I've always been a woman of passionate, and often disparate hobbies. Medicinal plants and dollhouses, for example. Embroidery and long-distance biking. Clogging and canning. When the time is right, a new interest can swell from the status of erstwhile fascination to all-consuming obsession over the span of just a few months. And then, sometimes, as inexplicably as it came, it will fade gently away. I'm no longer a dollhouse owner, for example. My beautiful Trek road bike hangs inverted in the garage, waiting like a patient bat for the day I'll drag it out again.
Underneath all the hobbies, however, there are some common threads. I love feeling self-sufficient. I love thrift, and ingenuity, and creativity. In the warmer months, I like to feel the sunlight, and the pull of the muscles under my skin. I've always enjoyed the weight of a well-proportioned tool in my hand, be it a seam ripper or a pickaxe. (These days, it's been more along the lines of seam rippers.) What I'm trying to say, I guess, is that I'm not as flighty as I seem. And also, that there are some things I'm into that I'll always be into.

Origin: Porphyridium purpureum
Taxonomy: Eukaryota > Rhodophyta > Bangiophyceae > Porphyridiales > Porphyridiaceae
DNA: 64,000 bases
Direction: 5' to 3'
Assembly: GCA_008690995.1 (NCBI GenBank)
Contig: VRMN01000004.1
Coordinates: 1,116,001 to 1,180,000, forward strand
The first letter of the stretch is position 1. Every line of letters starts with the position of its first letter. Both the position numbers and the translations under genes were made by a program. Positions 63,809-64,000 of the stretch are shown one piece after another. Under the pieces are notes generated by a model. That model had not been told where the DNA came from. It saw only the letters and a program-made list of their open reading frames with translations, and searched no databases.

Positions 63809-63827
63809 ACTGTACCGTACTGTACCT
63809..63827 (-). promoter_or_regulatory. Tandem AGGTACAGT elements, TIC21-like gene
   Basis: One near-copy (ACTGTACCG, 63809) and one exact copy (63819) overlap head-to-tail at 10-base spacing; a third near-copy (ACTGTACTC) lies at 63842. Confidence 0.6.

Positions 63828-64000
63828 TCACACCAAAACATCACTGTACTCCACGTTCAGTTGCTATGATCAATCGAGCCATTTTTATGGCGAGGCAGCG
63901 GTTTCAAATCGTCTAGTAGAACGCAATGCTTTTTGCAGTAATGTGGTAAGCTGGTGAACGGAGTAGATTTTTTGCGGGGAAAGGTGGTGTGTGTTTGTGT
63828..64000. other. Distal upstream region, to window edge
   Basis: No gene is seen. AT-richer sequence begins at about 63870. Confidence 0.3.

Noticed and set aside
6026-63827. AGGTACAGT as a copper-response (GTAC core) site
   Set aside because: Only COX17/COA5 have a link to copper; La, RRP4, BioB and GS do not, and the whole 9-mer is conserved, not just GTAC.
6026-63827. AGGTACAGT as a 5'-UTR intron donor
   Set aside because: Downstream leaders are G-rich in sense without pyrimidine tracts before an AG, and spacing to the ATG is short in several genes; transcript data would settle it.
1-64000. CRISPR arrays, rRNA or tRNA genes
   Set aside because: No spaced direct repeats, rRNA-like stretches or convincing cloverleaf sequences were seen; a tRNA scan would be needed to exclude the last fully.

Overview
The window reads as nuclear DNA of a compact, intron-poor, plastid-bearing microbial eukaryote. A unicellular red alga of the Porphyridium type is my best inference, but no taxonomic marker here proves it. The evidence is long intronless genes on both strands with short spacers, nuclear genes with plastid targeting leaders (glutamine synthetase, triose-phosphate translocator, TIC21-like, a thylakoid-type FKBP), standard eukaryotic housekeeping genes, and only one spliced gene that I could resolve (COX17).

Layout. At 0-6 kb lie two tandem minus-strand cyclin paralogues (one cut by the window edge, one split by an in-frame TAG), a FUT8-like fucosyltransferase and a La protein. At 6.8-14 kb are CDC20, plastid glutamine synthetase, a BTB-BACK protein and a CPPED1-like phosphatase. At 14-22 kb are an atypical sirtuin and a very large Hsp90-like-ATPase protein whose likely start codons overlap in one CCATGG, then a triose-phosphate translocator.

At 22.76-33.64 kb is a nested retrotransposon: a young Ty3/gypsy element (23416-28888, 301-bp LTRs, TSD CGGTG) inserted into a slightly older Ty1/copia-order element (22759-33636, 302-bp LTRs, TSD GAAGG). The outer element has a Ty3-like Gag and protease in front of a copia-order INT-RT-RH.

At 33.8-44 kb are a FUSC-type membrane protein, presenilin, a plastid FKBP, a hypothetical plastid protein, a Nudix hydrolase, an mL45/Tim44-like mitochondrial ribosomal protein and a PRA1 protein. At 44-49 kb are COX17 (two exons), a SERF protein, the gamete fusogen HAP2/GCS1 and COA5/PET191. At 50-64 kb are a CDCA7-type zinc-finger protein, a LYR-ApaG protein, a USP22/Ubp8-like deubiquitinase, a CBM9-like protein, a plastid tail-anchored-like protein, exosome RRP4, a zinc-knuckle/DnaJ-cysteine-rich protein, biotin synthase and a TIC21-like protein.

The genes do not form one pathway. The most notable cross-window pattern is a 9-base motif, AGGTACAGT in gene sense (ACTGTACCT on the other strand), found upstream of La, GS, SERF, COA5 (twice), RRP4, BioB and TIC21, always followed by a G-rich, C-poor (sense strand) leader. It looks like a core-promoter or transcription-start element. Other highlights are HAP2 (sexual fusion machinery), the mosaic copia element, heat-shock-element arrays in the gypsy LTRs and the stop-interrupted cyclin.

Farming is one of those.
Photo by Patrick.
For the past two weeks, Patrick and I have been logging time behind the rototiller, churning back and forth over a 4 x 20 strip of ground. I'm pleased to say, it no longer resembles the dense, weedy sod it once was. Nor is it exactly plantable yet, but we're working on that. This year is all about baby steps.
How good it feels to be moving, finally, forward into a life I've dreamed since childhood.
And how good it felt to kick my boots off on the porch and watch it gloriously pour.